Jigs Up!

When I was a girl, my Dad taught us how to play a game where there are two teams that sit on opposites sides of a large table. Each team takes turns passing a 50-cent piece back and forth (under the table) between team members, until the captain of the other team yells, "Jigs Up!" at which point the team concealing the 50-cent piece has to bring all of their hands above the table and perform one of three maneuvers (creeps, slams or tri-pods) while the other team tries to determine exactly who has the coin and in which hand they are hiding it. I have memories of playing Jigs Up after Sunday dinners or when we had guests over to eat. It's a great way to kill some time between dinner and dessert. Once you've played this game, you never look at a 50-cent piece the same way again. For Valentine's Day this year, my Mom gave or sent each of her grandchildren a Hershey's Kiss and a 50-cent piece. She wrote, "Jigs Up" Valentine, be Mine!" Or something like that. Apparently, she and Dad had to visit multiple banks to acquire the hard-to-find 50-cent pieces. This little gift is a great example of a 
"small and simple thing" that can connect my children through my childhood memories to their grandparents. Intentionally using and perpetuating small and simple things like this was the topic of my class that I taught at RootsTech (see this post) and I've had a handful of people email me about handouts, so I thought I would summarize my presentation with four main ideas and then post two handouts below. 

Pay attention to small and simple things that help you remember and feel connected to other people, especially family members. These things might be legitimate heirlooms, everyday objects or even intangible things, like a phrase, a song or a game.

If you're interested in family history, obtain a 4-generation pedigree chart and note specific things (potential connections) that you can think of to associate with each person (parents, grandparents and great-grandparents.)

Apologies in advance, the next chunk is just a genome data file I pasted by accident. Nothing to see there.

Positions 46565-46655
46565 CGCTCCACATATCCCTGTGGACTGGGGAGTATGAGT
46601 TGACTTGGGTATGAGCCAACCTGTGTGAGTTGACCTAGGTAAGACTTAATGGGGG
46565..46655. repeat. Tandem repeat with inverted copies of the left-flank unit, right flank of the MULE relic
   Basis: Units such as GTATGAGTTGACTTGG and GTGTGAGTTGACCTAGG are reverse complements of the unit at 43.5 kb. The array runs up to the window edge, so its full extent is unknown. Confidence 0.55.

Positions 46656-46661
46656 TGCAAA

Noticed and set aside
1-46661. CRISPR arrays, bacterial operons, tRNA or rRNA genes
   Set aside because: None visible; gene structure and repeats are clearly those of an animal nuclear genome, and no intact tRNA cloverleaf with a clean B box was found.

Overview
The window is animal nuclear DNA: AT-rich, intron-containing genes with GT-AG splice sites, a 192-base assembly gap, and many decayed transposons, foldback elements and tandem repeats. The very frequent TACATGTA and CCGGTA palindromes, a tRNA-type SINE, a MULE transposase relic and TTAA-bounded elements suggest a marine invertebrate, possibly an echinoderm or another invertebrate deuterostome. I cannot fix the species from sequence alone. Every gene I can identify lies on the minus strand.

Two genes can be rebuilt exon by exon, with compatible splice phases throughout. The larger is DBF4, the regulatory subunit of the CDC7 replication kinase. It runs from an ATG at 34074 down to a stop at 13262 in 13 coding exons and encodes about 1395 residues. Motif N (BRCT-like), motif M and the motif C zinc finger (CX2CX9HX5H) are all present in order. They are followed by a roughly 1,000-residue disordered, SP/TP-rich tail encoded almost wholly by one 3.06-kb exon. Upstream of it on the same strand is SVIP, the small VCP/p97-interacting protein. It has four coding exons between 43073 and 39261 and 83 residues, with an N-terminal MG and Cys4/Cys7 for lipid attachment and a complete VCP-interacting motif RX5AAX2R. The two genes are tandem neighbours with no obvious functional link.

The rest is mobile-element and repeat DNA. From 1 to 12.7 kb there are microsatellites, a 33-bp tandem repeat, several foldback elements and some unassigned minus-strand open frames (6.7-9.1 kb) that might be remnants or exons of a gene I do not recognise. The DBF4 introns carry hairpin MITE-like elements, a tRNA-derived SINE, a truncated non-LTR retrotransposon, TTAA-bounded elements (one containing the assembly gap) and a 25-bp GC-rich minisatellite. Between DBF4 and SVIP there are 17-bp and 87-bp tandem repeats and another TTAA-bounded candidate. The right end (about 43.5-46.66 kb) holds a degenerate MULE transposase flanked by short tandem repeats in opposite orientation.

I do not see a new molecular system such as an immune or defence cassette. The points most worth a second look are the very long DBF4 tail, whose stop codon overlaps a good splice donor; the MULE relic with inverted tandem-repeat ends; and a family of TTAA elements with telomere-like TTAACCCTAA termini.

As you read life sketches, biographies and obituaries for loved ones that have passed on, look for even one small and simple thing that you could use in some way to keep them in remembrance. 

Document the everyday things you love and share this information. Taking the time to share the stories and meaning behind special personal belongings is a great way to tell your story, and you don't have always have to write these stories out, you can begin by sharing in easy, informal ways like Instagram or Pinterest. 

I have only a little information about my great-great Grandfather, Joseph Hall and what I do have is documented in a handful of 1 and 2-page sketches written by one of his children or grandchildren. I found these "stories" on  familysearch.org. The funny thing is I've actually read these sketches a number of times, but I never remember reading them—in other words, I have yet to make this information memorable in anyway, because I will log back on to Family Search, click through to this grandfather's page, get excited that there are "stories" there, begin reading them and then realize that I have read them previously. Make sense? It's not sticking and I'm certainly not doing a good job of sharing what I know with my children. So, this is where the concept of "small and simple things" can make a difference. I re-read these life sketches and found this: 

He always had box of “parrot” tiny stick candy which he kept on the clock shelf. When we grandchildren went to see them he would pass the box around and we would take one stick each and he put it up for the next time.
— Myrtle Thompson Choules

Armed with this tidbit, I visited the Old Time Candy Company and found some stick candy in a tin. This is certainly not the exact kind of candy that Joe Hall gave to his grandchildren, but it's close enough! I have now purchased tins to share with my extended family at our upcoming reunion and I have printed photos of the Halls that I can give out too. My plan is to keep one of these tins of stick candy on our fireplace mantel, along with the photo, so that we make visible this "connection" to our ancestor. I then decided to gather some of the highlights from GG Grandpa Joe's life (found in the life sketches online) and publish them as an easy to print and read PDF that any of this descendants can use to draw closer to him. I'm not sure why I'm so excited about this idea, except that maybe it will make learning and sharing family history easier for busy moms like me. My goal now? To create and upload similar one-page highlights for other great grandparents on my pedigree chart. 

Feel free to read or download either of these handouts, if you can use them. Click the "Click to Read" button, which will open each document, and then click on the arrow/box icon to select download from the list of options. 

Naturally, I'm curious what ideas you have for accessing and sharing stories from the past. 

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